first_imgShare on Facebook Share on Twitter As expected, angry leaders were viewed as having higher levels of different types of position power. This includes being legitimately instated over others, having the right to give or withhold rewards and coercive power to punish others. Followers hence seem to think that leaders displaying anger, in comparison to leaders showing sadness, more strongly stress their legitimate position within the hierarchy of an organization and the control over punishment and reward that is available to them. When it comes to personal power, however, leaders displaying sadness seem to appeal to followers more strongly.“Subordinates form impressions of their leaders when they view their displays of emotion in negative work situations”, says Schwarzmüller, who believes leaders should consciously reflect on the emotions they display.She says that although leaders might benefit from stressing their legitimate power, displays of anger could backfire as they cause subordinates to infer that their “boss” has strong coercive power but weak referent power. Referent power refers to the ability of a leader to influence followers by making them identify and sympathize with him or her, and is a crucial prerequisite for ensuring followers’ loyalty and commitment.Showing sadness comes at a cost too, as it often reduces a leader’s legitimate power. It has its benefits, however, as it decreases leaders’ assumed power to punish – a power base that negatively affects leadership outcomes.“Although angry leaders might be considered more powerful in general, their resulting power seems to rest upon a weak foundation”, says Schwarzmüller. Email Leaders often believe that they should show anger to make subordinates more compliant, thinking they will then be seen as more effective at work or within their organization. They also feel it is bad if they show emotions such as sadness. While it is true that angry leaders are perceived by others to wield more power, followers warm more easily to those showing more vulnerable emotions, says Tanja Schwarzmüller of the Technical University of Munich in Germany.This study, published in Springer’s Journal of Business and Psychology, wants to find out how perceptions about leaders’ power bases might explain why angry leaders are considered to be more powerful than sad leaders, yet still score lower on their leadership report cards.Schwarzmüller and her colleagues conducted three sets of experiments. In the first two, groups of students or working adults assessed videos depicting angry and sad leaders. In the third, an online survey showing relevant photographs was used.center_img Pinterest Share LinkedInlast_img read more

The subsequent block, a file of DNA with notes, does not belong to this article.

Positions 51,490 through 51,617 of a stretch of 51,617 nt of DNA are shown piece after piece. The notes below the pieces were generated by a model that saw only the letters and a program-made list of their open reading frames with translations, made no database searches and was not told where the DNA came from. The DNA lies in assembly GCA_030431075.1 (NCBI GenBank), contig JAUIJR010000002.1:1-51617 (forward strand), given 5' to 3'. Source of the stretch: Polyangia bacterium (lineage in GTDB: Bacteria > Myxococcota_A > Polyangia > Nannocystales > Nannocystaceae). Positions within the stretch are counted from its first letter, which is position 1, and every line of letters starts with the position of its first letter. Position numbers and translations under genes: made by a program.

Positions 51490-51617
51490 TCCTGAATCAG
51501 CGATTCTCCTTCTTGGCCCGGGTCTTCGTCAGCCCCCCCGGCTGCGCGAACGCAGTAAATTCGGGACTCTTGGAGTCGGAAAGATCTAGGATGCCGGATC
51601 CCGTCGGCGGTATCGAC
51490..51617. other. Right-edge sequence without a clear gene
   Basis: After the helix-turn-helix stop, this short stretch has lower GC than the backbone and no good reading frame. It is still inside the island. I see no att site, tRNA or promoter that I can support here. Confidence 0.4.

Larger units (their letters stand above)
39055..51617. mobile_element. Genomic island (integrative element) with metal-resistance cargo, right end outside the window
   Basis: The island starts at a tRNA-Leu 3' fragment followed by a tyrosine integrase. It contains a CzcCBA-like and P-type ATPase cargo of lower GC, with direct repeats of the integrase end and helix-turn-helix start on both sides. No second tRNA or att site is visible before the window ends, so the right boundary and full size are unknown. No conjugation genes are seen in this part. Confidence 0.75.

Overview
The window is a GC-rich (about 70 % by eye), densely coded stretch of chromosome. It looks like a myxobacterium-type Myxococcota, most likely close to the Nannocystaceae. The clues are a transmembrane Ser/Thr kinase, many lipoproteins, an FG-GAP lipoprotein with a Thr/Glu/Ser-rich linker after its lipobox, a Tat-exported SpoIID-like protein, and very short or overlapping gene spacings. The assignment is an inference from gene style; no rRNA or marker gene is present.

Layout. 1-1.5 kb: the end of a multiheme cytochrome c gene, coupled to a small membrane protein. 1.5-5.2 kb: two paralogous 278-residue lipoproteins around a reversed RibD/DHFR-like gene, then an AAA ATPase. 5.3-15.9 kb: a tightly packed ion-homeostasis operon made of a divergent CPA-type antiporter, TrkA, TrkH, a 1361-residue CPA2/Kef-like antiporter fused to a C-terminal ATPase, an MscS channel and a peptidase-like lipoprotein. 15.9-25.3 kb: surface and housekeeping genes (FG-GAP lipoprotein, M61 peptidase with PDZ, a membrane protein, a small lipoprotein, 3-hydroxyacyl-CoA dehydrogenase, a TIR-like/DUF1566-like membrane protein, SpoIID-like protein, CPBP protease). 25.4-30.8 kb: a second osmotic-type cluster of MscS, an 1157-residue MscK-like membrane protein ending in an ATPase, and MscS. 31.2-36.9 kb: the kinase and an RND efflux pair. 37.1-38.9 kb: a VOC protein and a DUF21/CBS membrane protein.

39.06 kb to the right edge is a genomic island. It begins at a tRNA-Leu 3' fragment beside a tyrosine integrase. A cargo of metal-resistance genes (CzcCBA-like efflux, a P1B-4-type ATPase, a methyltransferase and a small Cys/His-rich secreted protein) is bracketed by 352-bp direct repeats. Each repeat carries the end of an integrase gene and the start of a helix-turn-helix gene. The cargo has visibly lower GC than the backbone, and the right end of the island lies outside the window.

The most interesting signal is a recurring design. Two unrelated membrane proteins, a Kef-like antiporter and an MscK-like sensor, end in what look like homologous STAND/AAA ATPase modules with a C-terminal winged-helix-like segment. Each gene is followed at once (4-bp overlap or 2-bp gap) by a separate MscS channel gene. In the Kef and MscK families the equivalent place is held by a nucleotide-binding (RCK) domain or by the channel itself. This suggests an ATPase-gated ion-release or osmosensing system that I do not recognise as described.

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Study hints at complex interaction of resistant microbes, antibiotics